Sania Mirza says, “India has accepted female athletes but still has miles to go”

Sania Mirza became the only Indian sportswoman in the history of Lawn Tennis, to win a grand slam tournament. She started her tennis career in 2003 at the AP Tourism Hyderabad Open.

The champ has won six Grand Slam titles and many more to come. She is a recipient of Arjuna Award (2004), Padma Shri (2006), Rajiv Gandhi Khel Ratna (2015), Padma Bhushan (2016), Global Icon of the Year at 2016 and NRI of the Year Award (2016) and is the first Indian to be chosen for Fed Cup Heart Award 2020.
The tennis star recently talked on a variety of issues including the role of parent and the attitude of coaches towards female players during a webinar coordinated by the All India Tennis Association and the Sports Authority of India (SAI).   

Sania felt a great sense of pride in sports stars in India outside cricket. Things have changed for women but according to the tennis champ, we have a long way to go before we arrive at the moment that young girls will take up boxing gloves or a badminton racquet out of the conventional. It should become a gradual progression and it will surely take a couple of ages for sports to be viewed as a normal profession for women in our nation.   

When Sania was asked regarding, why young ladies are not able to take up sports as a career, she expressed that there are profound social issues; sport in this side of the world doesn’t come normally to parents. Most parents desire to see their kids become medical professionals, attorneys, educators but not a sports person.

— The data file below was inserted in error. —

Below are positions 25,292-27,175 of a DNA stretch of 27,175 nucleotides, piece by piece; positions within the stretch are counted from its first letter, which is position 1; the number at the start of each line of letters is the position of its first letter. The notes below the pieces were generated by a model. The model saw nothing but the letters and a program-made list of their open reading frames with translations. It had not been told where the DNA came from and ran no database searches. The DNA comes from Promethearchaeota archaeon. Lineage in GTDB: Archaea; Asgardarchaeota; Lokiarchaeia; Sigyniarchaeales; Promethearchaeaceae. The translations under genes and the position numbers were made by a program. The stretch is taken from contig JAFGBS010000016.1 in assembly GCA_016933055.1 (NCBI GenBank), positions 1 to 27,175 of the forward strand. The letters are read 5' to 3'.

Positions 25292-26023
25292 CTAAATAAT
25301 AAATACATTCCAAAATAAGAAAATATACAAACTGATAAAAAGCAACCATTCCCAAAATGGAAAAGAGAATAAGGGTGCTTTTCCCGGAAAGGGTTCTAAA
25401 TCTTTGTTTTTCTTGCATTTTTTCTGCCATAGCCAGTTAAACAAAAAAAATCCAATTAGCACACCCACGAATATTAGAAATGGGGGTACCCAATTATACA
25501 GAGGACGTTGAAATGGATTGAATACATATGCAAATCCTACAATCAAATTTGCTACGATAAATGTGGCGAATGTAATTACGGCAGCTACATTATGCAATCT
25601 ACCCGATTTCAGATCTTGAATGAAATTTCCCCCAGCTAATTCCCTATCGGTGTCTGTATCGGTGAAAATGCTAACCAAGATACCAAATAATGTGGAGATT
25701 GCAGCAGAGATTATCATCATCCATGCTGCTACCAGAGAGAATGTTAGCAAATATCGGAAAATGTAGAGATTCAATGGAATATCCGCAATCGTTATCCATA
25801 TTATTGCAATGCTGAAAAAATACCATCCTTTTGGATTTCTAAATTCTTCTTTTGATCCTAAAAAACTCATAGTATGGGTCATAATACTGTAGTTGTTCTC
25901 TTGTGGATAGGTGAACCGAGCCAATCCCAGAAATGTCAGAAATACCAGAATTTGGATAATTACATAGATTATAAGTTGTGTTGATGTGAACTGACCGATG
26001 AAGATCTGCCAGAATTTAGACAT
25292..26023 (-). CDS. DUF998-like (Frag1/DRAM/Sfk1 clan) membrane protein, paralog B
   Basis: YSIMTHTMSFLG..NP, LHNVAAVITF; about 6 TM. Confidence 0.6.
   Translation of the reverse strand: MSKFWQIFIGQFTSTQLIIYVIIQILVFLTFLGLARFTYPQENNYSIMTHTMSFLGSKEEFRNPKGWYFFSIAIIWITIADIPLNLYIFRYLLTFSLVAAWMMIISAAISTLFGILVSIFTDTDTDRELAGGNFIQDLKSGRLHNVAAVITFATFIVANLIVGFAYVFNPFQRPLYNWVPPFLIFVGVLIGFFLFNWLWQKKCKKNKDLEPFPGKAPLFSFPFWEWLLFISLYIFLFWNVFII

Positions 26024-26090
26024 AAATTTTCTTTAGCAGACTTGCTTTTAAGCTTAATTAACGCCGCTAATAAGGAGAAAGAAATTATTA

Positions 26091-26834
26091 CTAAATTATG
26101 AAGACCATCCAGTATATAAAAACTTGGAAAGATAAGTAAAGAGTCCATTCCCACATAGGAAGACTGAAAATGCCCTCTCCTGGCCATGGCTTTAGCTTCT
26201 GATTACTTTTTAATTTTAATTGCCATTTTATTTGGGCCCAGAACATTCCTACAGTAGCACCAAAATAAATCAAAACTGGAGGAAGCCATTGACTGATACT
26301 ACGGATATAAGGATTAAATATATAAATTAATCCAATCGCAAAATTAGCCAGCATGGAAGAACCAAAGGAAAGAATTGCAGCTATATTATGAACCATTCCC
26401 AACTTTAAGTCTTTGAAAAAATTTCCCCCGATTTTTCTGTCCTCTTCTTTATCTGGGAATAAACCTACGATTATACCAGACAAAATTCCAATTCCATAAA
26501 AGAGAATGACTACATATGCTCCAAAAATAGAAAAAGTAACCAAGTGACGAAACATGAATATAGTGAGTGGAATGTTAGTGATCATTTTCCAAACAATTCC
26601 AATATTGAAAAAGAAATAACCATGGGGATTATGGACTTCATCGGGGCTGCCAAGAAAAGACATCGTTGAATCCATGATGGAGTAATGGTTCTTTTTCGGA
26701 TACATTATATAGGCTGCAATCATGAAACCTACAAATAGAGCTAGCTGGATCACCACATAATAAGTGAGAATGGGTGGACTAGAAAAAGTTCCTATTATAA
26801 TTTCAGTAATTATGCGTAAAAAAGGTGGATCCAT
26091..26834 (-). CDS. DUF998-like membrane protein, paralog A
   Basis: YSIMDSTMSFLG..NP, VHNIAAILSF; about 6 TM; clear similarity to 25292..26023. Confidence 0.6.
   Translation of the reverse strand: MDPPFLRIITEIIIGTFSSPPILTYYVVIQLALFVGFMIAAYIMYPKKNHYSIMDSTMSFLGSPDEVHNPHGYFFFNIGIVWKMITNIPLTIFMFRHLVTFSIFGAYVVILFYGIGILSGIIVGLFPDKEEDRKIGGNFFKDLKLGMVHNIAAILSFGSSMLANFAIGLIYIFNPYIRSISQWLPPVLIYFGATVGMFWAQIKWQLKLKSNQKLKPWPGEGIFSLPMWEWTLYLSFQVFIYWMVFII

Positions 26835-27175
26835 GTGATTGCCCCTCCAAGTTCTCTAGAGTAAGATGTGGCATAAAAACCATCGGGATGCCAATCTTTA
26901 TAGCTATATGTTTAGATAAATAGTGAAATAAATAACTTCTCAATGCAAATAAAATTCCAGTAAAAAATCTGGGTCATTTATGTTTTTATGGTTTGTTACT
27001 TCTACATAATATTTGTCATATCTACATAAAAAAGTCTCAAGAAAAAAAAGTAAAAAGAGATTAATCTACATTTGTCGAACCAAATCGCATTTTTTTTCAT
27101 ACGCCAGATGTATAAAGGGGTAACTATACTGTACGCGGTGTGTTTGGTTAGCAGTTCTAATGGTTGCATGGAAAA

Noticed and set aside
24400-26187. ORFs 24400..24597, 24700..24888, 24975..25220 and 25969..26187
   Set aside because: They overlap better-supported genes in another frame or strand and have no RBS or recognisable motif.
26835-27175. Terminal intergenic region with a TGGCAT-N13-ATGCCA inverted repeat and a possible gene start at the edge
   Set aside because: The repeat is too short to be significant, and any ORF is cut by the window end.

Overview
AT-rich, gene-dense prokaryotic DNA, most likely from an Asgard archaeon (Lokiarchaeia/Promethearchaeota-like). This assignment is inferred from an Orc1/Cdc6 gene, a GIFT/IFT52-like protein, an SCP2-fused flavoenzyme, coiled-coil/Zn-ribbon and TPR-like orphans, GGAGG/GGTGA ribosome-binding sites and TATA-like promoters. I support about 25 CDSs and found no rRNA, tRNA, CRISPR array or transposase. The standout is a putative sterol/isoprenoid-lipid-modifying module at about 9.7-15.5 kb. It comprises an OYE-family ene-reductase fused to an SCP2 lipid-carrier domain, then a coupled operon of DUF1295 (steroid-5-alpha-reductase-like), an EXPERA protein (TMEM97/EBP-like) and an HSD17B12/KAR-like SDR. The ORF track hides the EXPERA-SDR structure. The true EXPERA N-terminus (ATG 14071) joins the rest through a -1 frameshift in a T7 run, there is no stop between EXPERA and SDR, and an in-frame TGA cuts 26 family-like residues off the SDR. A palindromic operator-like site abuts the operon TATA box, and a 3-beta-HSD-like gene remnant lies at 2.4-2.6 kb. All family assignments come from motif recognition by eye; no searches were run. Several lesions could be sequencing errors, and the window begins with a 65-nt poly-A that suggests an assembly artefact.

However, things have progressively changed during the last 20-25 years. “Even after when I accomplished a great deal in tennis, questions were asked like, when will I have a baby?” Mostly the society views a woman’s life is incomplete until she has a child. “There are more profound social issues inserted in our general public and it will take a couple of more ages to dispose of those issues,” Sania asserted.   Reacting to Suresh Sonchalam, the executive of AITA’s coach training program, Sania said, “I have confronted plenty of obstacles in my profession, however, with solid support from my family proved to be the root of my fruitful success.
The 33-year-old tennis star also advised coaches not to put extreme pressure on young players, saying the key factor is to strike a balance between correction and encouragement.  

There is a greater need to be more sensible when coaches train girl players as they are still discovering themselves. What’s more, in adolescents, it turns out to be significant and throughout their lives due to hormones changes keep occurring in their bodies, she included.   I was fortunate to be born to parents, who never cared about social pressures like what will people say.

My folks never disheartened me regardless of whether I lost a match. The key to my success is competitiveness. I was constantly aggressive, wouldn’t fret losing a couple of matches or committing errors at the beginners’ level. The goals were always bigger, Sania asserted.

  Article Credit: The New Indian Express/India Today/Hindustan Times  
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